French Revolution Causes And Effects

Submitted By adamcohen7
Words: 564
Pages: 3

Revolutions – Causes and Effects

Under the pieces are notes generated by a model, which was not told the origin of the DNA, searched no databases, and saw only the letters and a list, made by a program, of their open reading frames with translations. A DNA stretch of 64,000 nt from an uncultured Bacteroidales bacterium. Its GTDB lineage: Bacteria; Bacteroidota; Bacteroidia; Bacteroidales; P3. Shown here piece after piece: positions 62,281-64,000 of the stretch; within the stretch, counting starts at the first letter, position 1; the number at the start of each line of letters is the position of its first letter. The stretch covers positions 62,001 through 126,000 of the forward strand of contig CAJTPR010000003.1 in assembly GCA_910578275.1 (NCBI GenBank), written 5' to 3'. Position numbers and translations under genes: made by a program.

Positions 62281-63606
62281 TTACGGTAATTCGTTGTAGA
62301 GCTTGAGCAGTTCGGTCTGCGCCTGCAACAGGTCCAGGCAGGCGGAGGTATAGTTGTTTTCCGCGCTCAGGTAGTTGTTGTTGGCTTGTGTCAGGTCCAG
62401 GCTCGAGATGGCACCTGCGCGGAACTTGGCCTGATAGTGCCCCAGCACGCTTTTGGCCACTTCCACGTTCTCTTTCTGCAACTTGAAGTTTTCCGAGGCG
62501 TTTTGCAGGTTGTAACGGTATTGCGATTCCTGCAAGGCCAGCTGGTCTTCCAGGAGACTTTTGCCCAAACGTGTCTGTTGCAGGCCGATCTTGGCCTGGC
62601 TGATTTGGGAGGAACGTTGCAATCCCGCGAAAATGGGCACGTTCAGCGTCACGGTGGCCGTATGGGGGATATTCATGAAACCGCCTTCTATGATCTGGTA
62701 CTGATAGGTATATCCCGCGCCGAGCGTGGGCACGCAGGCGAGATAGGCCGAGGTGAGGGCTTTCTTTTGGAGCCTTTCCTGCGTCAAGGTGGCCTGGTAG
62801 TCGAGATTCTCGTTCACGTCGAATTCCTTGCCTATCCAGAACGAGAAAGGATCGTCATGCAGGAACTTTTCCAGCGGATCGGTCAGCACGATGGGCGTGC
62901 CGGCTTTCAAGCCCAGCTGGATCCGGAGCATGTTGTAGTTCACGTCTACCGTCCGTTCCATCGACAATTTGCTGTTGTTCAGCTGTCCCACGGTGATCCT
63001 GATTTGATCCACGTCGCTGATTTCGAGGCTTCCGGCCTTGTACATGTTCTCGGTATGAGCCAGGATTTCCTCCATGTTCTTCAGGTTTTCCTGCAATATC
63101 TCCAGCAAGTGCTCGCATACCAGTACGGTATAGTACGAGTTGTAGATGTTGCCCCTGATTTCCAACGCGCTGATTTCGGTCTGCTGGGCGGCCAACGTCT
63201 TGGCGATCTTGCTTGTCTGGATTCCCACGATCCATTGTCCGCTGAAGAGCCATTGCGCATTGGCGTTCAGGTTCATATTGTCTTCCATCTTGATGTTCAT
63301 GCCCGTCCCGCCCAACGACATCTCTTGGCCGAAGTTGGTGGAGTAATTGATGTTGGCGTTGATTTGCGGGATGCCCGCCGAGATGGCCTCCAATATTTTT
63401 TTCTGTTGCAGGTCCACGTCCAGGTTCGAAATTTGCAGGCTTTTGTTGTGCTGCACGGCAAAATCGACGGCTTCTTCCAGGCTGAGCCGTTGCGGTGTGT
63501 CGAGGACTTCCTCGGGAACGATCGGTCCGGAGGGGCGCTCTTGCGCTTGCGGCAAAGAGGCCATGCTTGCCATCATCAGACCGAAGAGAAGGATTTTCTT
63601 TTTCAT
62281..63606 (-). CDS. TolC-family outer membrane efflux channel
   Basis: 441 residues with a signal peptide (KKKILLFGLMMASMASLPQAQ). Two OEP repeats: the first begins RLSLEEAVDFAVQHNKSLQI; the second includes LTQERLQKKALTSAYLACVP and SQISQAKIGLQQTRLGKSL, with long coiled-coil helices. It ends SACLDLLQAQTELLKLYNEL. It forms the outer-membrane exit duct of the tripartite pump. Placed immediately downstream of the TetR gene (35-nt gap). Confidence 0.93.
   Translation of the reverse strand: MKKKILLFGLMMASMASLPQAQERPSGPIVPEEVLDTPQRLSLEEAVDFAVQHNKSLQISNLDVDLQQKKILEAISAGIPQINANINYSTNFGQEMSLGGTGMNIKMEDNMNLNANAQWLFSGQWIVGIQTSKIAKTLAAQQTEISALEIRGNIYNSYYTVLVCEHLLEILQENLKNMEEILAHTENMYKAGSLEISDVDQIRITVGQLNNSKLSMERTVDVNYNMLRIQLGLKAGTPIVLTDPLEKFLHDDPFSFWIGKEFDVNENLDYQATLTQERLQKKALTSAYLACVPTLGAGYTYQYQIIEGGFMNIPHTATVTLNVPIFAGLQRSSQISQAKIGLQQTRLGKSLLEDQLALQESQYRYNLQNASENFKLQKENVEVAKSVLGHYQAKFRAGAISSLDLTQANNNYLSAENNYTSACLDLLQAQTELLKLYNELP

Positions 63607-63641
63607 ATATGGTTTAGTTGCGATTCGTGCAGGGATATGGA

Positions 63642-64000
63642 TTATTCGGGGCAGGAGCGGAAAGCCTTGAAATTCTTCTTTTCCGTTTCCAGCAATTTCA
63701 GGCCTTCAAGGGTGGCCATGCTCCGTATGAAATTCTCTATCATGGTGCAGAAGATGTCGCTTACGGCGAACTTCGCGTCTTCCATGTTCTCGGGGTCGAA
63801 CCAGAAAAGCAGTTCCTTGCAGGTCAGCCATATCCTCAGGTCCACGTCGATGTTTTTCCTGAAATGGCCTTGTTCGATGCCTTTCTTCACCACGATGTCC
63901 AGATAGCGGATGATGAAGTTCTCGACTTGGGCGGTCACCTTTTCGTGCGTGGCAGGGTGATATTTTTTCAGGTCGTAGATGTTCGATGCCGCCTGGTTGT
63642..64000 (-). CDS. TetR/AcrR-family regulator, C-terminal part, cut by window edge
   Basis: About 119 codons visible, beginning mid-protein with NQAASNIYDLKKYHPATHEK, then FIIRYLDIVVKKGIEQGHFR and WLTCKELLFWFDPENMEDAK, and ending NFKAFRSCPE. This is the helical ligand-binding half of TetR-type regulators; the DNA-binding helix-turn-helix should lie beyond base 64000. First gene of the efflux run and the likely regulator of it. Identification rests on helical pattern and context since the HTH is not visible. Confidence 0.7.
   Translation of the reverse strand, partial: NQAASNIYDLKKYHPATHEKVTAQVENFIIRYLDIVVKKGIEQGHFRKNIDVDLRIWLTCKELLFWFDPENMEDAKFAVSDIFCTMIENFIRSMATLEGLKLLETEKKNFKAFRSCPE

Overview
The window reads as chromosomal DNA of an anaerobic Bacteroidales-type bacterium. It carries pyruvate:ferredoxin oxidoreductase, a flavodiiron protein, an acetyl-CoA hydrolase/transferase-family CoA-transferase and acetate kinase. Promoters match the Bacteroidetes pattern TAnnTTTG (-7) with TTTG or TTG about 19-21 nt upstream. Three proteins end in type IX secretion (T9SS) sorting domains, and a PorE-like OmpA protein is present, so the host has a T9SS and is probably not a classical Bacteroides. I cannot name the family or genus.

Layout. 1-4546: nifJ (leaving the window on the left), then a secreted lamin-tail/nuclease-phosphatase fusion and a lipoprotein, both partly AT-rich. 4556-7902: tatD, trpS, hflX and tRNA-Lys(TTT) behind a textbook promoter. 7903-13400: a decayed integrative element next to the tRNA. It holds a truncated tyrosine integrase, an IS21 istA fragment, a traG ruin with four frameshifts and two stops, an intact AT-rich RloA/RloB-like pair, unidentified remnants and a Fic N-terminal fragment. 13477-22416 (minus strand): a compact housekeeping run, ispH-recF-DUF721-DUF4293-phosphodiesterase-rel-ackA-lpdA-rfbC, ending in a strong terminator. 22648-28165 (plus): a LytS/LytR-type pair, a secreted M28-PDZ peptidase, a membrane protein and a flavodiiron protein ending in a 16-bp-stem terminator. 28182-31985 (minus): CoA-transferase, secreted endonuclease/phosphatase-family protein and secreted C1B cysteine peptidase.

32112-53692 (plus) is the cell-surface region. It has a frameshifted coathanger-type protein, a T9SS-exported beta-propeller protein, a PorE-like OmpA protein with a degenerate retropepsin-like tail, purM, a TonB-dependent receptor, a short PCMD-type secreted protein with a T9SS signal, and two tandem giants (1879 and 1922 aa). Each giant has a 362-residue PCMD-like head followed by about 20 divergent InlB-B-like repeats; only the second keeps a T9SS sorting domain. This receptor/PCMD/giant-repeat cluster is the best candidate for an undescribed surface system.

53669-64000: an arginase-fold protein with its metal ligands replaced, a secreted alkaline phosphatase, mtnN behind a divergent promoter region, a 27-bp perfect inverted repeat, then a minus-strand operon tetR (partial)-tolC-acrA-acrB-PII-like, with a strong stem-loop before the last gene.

England, France and Haiti all had revolutions that were unique in their own way. Absolute monarchs in England had to battle against Parliament. In France, the three estates angered the bourgeoisie, or middle class, who, although wealthy, were treated like peasants under the Old Regime. In Haiti, the French Revolution itself prompted the some 100,000 slaves to revolt against their greatly outnumbered masters. Each of the countries contains one-of-a-kind causes and effects that started and ended each revolution. Queen Elizabeth I often borrowed too much money. As a result, later rulers had to go through Parliament, frequently dissolving it. Eventually, in 1628, Parliament made Charles I sign the Petition of Right. However, Charles I ignored it after being granted his money. Parliament, in due course, passed laws to limit his power, which sparked the English Civil War. Charles I lost and was beheaded and Oliver Cromwell came to power. When he died, Charles II reigned, which is also called the Restoration, and Parliament ruled beside him. When he passed away, however, a Catholic, James II, took the throne and Parliament invited his sister, Mary, and Prince William of Orange, her husband, to overthrow James. When their army came in, James fled in what is called the Glorious Revolution. The result of the Glorious Revolution is that Parliament has now gained a clear and sturdy slice of power and created a Constitutional Monarchy. Representatives of the third estate in France were furious of the special privileges granted to the first and second estates. Also, high food shortages, taxes and thoughtless spending by the king produced an economic crisis. The fall of Bastille was a huge act of rebellion against the king that gave the third estate gunpowder and confidence. Finally, the bourgeoisie, or middle class, established a National Assembly that marked an end to the absolute monarchy and began a representative government. Eventually, Napoleon Bonaparte became the military dictator of France and instituted many of the Revolutions goals. He discontinued absolute monarchy and founded Nationalism, or a love of ones country. The result of the French Revolution was that the first and second estates lost their special privileges and the bourgeoisie were